From what I hear, one of the chief complaints new parents have is the overwhelming fear and confusion that occurs when they take home their tiny baby from the hospital. Gone are the helpful nurses, who are there to show you how to hold or burp your baby. Gone is the round the clock support. Now it's just you, your partner, and this squirmy-crying-confused little thing that completely relies upon you. Yikes.
Sure, you can turn to a mom blog or a book, seeking advice. Problem is, they aren't there to physically help you. Maybe your family or friends with baby experience live far away, and can't necessarily show you how to swaddle...or maybe you would become more stressed if they were there looking over your shoulder. Instead, one may feel more comfortable with a doula.
The average price for a postpartum doula in Rhode Island is $20.00 an hour. One can think of them as an expensive babysitter, but they are so much more.
A postpartum doula is like Super Nanny - meets baby guru - meets sanity saver. These women love newborns, and have made it their life's profession to care for the tiny babies, as well as care for the new moms and dads. They do not judge, criticize, or scrutinize your parenting skills. Instead, they guide and support.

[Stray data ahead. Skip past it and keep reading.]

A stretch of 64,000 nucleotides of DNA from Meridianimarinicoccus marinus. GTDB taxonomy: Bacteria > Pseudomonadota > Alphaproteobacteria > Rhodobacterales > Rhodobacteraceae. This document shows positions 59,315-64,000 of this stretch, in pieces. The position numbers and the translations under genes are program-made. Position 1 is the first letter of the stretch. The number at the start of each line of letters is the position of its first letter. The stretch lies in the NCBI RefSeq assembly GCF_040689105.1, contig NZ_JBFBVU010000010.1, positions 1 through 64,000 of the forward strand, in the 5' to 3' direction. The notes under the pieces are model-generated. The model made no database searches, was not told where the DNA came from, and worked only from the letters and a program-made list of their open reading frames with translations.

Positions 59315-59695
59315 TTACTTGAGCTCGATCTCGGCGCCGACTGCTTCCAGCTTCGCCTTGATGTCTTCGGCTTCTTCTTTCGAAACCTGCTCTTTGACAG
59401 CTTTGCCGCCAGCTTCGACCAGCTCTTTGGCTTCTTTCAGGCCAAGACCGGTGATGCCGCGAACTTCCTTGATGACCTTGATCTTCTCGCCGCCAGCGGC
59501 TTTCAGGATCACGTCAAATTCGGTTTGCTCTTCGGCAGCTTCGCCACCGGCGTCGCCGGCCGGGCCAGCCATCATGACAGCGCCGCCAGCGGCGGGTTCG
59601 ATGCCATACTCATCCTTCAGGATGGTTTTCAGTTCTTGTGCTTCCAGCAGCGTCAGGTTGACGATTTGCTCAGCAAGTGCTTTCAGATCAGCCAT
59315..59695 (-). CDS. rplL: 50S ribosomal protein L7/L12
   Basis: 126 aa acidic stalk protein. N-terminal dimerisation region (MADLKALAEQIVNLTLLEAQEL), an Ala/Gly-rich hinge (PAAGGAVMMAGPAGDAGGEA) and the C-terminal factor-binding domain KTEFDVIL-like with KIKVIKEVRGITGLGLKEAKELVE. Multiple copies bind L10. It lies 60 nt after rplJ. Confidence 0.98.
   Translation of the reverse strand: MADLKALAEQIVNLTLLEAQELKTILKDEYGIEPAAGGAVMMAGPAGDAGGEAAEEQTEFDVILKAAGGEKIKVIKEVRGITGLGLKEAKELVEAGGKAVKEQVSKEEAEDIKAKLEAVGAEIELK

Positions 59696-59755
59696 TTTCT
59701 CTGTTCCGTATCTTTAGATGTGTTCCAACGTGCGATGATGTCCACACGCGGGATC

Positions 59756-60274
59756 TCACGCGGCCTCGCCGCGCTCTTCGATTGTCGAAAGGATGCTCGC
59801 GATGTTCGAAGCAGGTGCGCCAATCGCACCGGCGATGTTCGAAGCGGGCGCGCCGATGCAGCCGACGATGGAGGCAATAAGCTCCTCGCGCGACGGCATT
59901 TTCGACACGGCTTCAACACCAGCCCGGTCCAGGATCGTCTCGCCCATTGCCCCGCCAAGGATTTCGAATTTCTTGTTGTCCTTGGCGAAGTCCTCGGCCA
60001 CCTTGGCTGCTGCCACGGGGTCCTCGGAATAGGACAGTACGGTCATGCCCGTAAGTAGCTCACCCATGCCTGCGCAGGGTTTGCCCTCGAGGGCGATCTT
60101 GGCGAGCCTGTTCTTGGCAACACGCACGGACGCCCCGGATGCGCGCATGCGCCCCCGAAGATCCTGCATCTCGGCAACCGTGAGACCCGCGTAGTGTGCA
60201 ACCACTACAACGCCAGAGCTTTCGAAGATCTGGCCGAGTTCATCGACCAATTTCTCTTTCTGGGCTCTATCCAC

First, they check up on and care for the new mom, who is most likely going through some major emotional and hormonal changes. Many mothers feel like crap, are wearing an adult diaper, fear using the toilet, don't sleep, haven't eaten, can't figure out how to breastfeed, are recovering from surgery, and all the while are expected to parade their newborn around their friends and family. No wonder so many moms cry or have postpartum depression issues. Sadly, mom's doctor appointment is generally two weeks after birth. If she is already sad or overwhelmed, a lot of important time has already passed.
A doula will help the new mom feel empowered and confident about caring for her squirmy squishy newborn, as well as herself. They will help with organizational support (something I will most certainly need) as well as help with breastfeeding. They educate new parents on ways to understand and help their tiny baby, and these tips and hands on lessons change as the parents and baby's needs change.